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Fair Monaco

Overview


When Maggie, Kate, and little Nora go to stay with their grandmother in the city, they beg her to let them play outside, but she's too afraid. Her back is bad, her feet are bad, and her head is full of worries. That night when the girls find their way into their grandmother's dreams, they realize they can do something to make the worries go away.
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Overview


When Maggie, Kate, and little Nora go to stay with their grandmother in the city, they beg her to let them play outside, but she's too afraid. Her back is bad, her feet are bad, and her head is full of worries. That night when the girls find their way into their grandmother's dreams, they realize they can do something to make the worries go away.
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Editorial Reviews

Publishers Weekly
Brock (Buttons) creatively fuses the real and the fanciful, past and present in this affecting story that opens as three sisters arrive at their grandmother's apartment in a rundown city neighborhood. " `Can we take a walk?' asked Maggie. `Oh, no,' said Granny. `It's safer inside.' " Their grandmother suggests that they have supper and go right to bed. When the oldest girl tries to distract the fretful woman by asking her to tell them "of a long time ago, when you danced with the Prince in fair Monaco," the woman begins to reminisce. "But then she forgot. Her back was bad, and her feet were bad, and her head was full or worries." She fears burglars, "bad boys" on the street and "the gasman and electricman with their terrible bills!" Cole's pen-and-ink and watercolor wash illustrations depict cozy domestic scenes of an abode that has seen its heyday but still radiates warmth. He pictures the three siblings piling into a brass bed surrounded by antique photographs, clothing and shoes, and a full-bleed spread of a starlit urban scene signals a hint of magic. Back at Granny's the siblings suspect there are extra feet in the bed ("Witch's feet!"). The girls suddenly reappear in the bed of "granny-witch." In a montage of interconnected illustrations, the bed floats out the window, past the people Granny fears, whose images give way to the sisters' own dreams of "white sails and a fair wind,... sun rising and great birds soaring,... and tea in a garden of flowers near a house by the sea." Their dreams have a surprising effect on Granny, too. Cole's airy yet detailed illustrations successfully capture both the bustle of the city and the tranquility of the children's dreams, as well as the tale's message of hope. All ages. (Oct.) Copyright 2004 Reed Business Information.
Children's Literature
Maggie, Kate, and little Nora are not very happy when their mother is sick, their father away, and they are sent to stay with their old Granny in the city. Whatever they suggest doing, cranky Granny finds too dangerous. All they can do is go to bed. But somehow, in the middle of the night, they find themselves in "granny-witch's" bed, which floats out the window, past all the evils of the city, as they each dream a lovely dream. When they wake up in Granny's bed, it seems that she has shared their dreams. She is ready to make the breakfast of Nora's dream and then, amid the chaos of the city, to cheerfully show them the dance she learned "long ago, when I dance with the Prince in fair Monaco." The paper jacket presents us with a scene of Granny's neighborhood: building upon building crowded together. But several billboards with clown faces hint at the story's magic. Cole's deftly-painted illustrations of varying sizes pulse with vitality; his black brush outlines and watercolor touches create details of place and a cast of characters we feel pleased to meet. Even the grouchy, fearful old woman we are introduced to on the title page has, by story's end, become lost in her memories and has invited us to join her and the girls in her joyous dance. 2004 (orig. 2003), Front Street, Ages 4 to 8.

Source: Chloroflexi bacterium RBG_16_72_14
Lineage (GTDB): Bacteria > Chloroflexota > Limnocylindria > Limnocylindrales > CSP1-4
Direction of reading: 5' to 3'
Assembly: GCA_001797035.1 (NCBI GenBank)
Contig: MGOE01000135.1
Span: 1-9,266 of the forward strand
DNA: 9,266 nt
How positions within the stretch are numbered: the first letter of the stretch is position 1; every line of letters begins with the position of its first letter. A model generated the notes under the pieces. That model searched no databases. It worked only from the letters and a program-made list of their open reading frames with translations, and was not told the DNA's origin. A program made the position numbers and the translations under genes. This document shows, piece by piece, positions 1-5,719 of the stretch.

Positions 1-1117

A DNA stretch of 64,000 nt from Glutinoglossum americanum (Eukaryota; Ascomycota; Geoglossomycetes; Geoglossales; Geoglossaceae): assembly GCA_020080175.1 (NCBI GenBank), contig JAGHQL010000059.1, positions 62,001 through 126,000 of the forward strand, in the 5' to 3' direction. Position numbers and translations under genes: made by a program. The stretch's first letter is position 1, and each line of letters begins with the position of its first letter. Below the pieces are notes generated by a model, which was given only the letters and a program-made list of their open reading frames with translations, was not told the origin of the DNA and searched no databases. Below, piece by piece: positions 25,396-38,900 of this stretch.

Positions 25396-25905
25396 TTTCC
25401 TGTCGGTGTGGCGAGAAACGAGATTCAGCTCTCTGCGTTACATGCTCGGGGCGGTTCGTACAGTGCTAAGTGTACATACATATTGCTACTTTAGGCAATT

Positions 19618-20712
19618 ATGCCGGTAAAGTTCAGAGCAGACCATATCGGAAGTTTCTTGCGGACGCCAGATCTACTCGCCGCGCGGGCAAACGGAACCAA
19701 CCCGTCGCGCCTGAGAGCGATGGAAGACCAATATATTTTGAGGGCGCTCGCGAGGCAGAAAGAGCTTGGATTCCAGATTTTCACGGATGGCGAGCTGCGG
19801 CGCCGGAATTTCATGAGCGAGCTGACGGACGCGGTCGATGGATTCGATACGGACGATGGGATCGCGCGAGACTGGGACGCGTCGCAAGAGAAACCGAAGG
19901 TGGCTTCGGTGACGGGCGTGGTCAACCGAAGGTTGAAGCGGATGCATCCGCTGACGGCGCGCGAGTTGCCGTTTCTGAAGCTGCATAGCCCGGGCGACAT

—Ken Marantz and Sylvia Marantz
Kirkus Reviews
Cole's words and pictures deliver his tale as effortlessly as a song, but one that pricks with intelligence, sorrow, and hope. Granny opens her door to abandoned cars, kids hanging out, graffiti, and garbage. Maggie, Kate, and little Nora come to stay with her "When Momma was sick and Poppa away." Granny won't let them walk outside where the bad boys play, and shows them the locks to keep out burglars. The girls eat their supper and go to bed, but Maggie wakes up to proclaim that there are too many feet in her bed ("WITCH'S FEET!"). A hilarious pillow fight ensues, and the sisters climb into granny-witch's bed and float out the window. The burglars, bad boys, gas-and-electric men with "their terrible bills" fill their dreams, but Maggie decides to change that. The sisters dream of sun, wind, pancakes, and syrup, and when they wake the next morning in Granny's bed, she smiles and offers pancakes for breakfast. The same urban street now glows with life, opposing the dingy earlier view. A vivid and satisfying testimony to the transforming power of hope and dreams. (Picture book. 4-9)
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Product Details

  • ISBN-13: 9781932425079
  • Publisher: Highlights Press
  • Publication date: 9/30/2004
  • Pages: 32
  • Age range: 4 - 7 Years
  • Product dimensions: 9.38 (w) x 10.32 (h) x 0.42 (d)

Meet the Author


Brock Cole is an award-winning children's author as well as a noted artist and illustrator of such titles as Buttons, The Giant's Toe, and Larky Mavis. His latest novel, The Fact Speak for Themselves, was a National Book Award finalist. Mr. Cole lives in Buffalo, New York.
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